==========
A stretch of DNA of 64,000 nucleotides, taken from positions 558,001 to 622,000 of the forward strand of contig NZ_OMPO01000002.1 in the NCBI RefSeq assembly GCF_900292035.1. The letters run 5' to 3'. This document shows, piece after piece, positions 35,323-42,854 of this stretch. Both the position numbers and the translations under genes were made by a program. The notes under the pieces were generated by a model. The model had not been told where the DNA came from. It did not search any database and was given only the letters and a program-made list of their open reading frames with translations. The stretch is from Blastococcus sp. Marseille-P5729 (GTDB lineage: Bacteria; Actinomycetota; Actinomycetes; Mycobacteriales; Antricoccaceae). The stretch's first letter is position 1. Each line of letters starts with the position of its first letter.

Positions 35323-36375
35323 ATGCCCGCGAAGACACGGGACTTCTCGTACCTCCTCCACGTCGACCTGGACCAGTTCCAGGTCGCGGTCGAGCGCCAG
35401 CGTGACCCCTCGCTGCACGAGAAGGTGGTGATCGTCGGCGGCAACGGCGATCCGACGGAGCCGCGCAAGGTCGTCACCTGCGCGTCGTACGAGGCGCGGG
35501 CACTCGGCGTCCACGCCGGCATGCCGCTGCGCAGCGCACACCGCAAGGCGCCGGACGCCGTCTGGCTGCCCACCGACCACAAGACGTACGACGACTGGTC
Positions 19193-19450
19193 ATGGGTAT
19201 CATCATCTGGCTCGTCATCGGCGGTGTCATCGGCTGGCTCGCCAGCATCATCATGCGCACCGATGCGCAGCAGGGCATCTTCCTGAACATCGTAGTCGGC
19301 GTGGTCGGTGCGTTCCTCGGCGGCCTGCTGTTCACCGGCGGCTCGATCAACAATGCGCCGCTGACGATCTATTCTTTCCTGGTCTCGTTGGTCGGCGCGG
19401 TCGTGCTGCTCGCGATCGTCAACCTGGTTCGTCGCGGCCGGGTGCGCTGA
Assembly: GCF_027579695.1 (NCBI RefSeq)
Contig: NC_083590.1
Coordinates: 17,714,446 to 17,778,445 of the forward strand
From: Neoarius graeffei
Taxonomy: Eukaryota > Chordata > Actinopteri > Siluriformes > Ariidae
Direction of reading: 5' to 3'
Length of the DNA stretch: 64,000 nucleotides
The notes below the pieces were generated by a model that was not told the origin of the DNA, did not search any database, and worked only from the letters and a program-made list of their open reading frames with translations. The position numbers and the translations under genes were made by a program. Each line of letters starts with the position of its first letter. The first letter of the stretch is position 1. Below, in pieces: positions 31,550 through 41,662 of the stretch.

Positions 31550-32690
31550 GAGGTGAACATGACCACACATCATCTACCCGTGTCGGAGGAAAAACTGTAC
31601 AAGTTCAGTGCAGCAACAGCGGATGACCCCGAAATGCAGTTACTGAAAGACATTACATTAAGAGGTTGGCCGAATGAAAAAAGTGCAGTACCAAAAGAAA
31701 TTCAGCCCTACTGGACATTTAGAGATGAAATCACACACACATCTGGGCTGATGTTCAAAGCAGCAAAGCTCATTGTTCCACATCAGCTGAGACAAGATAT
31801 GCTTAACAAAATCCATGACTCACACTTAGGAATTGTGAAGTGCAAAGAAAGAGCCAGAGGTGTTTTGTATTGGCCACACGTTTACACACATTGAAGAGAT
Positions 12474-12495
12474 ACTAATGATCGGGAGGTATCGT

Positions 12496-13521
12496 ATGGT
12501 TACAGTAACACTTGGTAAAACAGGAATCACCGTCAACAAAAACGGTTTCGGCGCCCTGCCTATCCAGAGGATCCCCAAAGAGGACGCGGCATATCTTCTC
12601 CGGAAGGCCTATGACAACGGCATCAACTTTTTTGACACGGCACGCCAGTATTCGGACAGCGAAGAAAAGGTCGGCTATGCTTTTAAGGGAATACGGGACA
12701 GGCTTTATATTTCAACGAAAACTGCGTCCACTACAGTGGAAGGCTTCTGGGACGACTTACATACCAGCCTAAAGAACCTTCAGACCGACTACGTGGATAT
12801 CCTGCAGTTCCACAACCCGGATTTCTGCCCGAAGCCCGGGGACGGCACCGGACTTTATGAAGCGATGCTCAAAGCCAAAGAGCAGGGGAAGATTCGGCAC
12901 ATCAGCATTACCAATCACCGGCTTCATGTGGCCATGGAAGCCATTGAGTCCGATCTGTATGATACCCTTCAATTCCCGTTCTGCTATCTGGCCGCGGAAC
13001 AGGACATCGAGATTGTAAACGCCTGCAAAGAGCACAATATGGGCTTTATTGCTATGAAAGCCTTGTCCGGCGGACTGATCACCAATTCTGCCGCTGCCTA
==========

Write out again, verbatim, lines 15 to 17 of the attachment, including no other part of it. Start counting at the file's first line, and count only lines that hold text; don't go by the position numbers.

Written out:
Taxonomy: Eukaryota > Chordata > Actinopteri > Siluriformes > Ariidae
Direction of reading: 5' to 3'
Length of the DNA stretch: 64,000 nucleotides